• Creatively Asian

Anna May Wong

"I'm Anna May Wong. I come from old Hong Kong. But now I'm a Hollywood star."

Anna May Wong, (born Wong Liu Tsong, 1905-1961), was born in Los Angeles to second-generation Chinese-American parents. Her passion for acting started at a very young age. Some of the first movies she acted in included The Toll of the Sea (1922) and The Thief of Baghdad (1924), which gained her worldwide stardom. She did, however, face many racial stereotypes in Hollywood, causing her to move to Europe where she starred in the plays Piccadilly (1929), Daughter of the Dragon (1931), and Daughter of Shanghai (1937). Additionally, she wasn't able to land one of her dream roles of the Chinese character O-Lan in the film Good Earth because of her Asian heritage. Wong spent the next couple of years touring in China, and it wasn't until 1951 when she made history in The Gallery of Madame Liu-Tsong, the first American TV show with an Asian-American lead. She died shortly after this role, but was remembered and celebrated years after for her tenacity and determination to combat racial stereotypes.


"The harder the work, the greater the satisfaction in ACCOMPLISHING it."


Anna May Wong left behind an immense legacy, inspiring many young Asian-American actors to pursue their passion. She combated numerous road bumps in her career concerning her ethnic background, but she never let this discourage her. Wong helped humanize Chinese Americans to the Hollywood audience during a time when Chinese immigrants and citizens were discriminated against in the U.S. She became a very important literary symbol, as many famous poets used her back story and personality to channel their creative work. Today, Anna May Wong's plays and films are still shown at the Museum of Modern Art and the American Museum of the Moving Image in New Your City. Her memorable story and work ethic have helped paved the way for increased Asian representation in the Asian-American film community today.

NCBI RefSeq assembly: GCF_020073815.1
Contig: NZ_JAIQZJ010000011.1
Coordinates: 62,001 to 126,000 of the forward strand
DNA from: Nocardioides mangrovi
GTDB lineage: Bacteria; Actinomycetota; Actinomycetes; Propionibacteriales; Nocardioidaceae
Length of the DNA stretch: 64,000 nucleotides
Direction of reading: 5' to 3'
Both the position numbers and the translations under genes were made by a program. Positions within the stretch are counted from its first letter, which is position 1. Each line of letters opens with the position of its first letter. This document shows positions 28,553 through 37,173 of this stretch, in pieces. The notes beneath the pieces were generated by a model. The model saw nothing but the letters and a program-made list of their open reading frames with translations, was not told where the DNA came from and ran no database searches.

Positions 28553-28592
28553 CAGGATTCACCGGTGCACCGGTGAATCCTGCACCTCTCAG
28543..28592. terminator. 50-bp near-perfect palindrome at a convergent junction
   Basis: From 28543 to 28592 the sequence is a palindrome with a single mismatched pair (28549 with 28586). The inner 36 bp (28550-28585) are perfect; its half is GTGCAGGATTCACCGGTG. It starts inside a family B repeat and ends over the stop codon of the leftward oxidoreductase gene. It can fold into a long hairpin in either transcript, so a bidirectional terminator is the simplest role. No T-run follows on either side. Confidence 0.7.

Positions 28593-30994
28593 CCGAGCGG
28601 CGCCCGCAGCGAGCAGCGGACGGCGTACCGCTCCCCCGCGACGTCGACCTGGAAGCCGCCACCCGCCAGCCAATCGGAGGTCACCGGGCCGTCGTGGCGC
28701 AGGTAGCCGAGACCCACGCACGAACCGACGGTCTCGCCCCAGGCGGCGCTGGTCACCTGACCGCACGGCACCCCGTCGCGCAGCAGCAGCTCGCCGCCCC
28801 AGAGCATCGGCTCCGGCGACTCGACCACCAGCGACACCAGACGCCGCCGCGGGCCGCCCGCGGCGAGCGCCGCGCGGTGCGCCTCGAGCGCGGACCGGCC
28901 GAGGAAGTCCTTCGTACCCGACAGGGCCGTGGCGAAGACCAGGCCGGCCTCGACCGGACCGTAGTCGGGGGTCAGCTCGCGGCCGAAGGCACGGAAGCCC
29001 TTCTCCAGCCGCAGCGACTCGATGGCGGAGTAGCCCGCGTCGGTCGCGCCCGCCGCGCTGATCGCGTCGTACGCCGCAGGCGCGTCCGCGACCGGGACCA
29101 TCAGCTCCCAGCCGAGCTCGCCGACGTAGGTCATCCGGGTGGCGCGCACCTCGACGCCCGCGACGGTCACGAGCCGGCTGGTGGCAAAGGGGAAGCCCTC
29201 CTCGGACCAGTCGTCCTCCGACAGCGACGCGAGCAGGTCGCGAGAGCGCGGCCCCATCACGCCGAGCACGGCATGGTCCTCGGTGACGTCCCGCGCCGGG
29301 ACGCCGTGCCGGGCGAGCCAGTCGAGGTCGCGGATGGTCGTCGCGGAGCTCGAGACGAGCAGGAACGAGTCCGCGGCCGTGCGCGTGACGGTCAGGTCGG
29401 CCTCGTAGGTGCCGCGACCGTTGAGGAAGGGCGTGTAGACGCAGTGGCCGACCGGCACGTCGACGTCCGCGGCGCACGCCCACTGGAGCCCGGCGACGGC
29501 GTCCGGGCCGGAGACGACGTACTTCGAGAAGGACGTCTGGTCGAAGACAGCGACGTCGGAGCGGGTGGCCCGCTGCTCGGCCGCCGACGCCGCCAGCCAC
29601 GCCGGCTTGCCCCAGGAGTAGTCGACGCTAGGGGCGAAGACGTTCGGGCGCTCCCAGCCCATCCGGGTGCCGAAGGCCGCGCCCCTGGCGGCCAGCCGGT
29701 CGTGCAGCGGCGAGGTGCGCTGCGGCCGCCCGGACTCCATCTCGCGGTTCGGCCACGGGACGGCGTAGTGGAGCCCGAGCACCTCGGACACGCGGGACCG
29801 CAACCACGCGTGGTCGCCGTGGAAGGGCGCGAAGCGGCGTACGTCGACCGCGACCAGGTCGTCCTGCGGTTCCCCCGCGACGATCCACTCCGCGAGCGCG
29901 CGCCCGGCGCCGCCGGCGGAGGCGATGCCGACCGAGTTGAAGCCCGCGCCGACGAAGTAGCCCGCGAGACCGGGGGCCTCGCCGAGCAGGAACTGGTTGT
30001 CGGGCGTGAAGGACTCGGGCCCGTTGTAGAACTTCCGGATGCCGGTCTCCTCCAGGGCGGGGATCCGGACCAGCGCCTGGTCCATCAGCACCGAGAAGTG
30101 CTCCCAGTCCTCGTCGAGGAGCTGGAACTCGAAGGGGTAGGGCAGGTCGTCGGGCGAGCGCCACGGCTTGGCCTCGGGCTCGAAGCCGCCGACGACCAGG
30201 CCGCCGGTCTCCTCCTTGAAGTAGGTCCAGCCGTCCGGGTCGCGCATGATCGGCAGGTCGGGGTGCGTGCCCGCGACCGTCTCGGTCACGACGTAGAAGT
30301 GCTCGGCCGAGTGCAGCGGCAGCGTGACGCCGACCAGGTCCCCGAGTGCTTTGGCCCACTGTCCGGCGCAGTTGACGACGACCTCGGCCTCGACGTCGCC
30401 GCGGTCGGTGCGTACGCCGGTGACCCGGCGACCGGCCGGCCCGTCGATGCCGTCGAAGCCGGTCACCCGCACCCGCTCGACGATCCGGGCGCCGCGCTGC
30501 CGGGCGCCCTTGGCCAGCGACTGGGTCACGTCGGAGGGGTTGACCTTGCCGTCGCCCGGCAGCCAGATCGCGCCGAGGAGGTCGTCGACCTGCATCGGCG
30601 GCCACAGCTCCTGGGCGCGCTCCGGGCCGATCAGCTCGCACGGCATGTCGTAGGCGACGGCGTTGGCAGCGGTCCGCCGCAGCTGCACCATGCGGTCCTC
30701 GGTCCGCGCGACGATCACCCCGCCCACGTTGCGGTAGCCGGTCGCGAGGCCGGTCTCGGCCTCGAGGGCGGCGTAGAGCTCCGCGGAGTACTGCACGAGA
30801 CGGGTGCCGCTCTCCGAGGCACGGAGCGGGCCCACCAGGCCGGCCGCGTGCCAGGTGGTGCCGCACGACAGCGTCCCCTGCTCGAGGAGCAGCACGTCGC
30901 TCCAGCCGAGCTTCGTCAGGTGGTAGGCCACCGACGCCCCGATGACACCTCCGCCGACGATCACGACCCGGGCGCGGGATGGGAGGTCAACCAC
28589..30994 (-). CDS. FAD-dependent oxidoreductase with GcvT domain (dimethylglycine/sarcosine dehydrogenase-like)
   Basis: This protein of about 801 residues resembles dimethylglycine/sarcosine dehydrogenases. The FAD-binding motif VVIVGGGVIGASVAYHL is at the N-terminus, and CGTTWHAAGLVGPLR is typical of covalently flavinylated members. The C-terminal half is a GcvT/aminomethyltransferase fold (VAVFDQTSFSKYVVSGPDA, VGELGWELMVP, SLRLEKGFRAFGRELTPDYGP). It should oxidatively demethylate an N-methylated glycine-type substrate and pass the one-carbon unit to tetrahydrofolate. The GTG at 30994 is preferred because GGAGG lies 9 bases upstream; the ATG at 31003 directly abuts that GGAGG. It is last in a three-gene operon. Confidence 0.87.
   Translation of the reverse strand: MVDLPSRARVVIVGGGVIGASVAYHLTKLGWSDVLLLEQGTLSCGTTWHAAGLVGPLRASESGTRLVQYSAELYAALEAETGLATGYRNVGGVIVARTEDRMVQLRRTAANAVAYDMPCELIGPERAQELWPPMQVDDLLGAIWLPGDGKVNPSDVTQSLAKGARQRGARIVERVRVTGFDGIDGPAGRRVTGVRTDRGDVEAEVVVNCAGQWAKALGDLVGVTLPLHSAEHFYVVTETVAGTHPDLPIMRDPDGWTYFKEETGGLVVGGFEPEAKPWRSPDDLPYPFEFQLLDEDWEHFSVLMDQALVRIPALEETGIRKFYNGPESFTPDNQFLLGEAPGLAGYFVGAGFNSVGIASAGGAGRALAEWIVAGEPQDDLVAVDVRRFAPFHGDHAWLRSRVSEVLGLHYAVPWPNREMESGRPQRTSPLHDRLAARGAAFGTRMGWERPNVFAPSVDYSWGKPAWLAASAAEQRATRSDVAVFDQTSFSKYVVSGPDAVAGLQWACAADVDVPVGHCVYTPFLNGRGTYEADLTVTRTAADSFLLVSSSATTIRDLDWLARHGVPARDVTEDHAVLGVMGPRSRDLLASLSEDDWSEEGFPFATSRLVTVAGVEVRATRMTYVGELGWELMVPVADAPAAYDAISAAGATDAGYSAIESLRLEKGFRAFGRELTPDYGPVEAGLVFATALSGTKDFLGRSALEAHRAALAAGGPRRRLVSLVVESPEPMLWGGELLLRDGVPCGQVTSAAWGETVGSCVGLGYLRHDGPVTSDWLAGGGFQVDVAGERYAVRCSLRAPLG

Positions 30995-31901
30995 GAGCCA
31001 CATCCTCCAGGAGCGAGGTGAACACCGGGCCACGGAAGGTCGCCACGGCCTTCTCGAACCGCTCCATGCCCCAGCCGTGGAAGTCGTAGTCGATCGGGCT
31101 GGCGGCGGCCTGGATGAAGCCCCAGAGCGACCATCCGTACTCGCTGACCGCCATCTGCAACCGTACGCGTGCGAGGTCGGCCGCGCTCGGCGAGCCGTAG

"Every time your picture is taken, you lose a part of your soul."


Anna May Wong appeared as Detective in The Gallery of Madame Liu-Tsong (1951), Mongol Slave in The Thief of Baghdad (1951), Half Moon in

Dinty (1920), Hue Fei inShanghai Express (1932), and is on the Hollywood

Walk of Fame (1960).


"I was so tired of the parts I had to play. There seems little for me in Hollywood, because, rather than real Chinese, producers prefer Hungarians, Mexicans, and American Indians for Chinese roles."


We believe that Anna May Wong embodies the meaning of Creatively Asian because of the legacy she left behind to keep fighting for her right to pursue her acting dream. Wong was considered to be the first Chinese American actress to gain recognition around the world, despite all the stereotypes she faced. The symbols of the "Dragon Lady", and the "Butterfly" that she became famous for, yet defied still shines brightly today as an emblem of hope for aspiring Asians in Hollywood—it drives us to demand accurate Asian representation on screen. In her passing, she gained the respect and adoration she deserved from both the Chinese and American society.


Created my Meera Nair. Graphics by Vivian Mai and Jasmine Nguyen.

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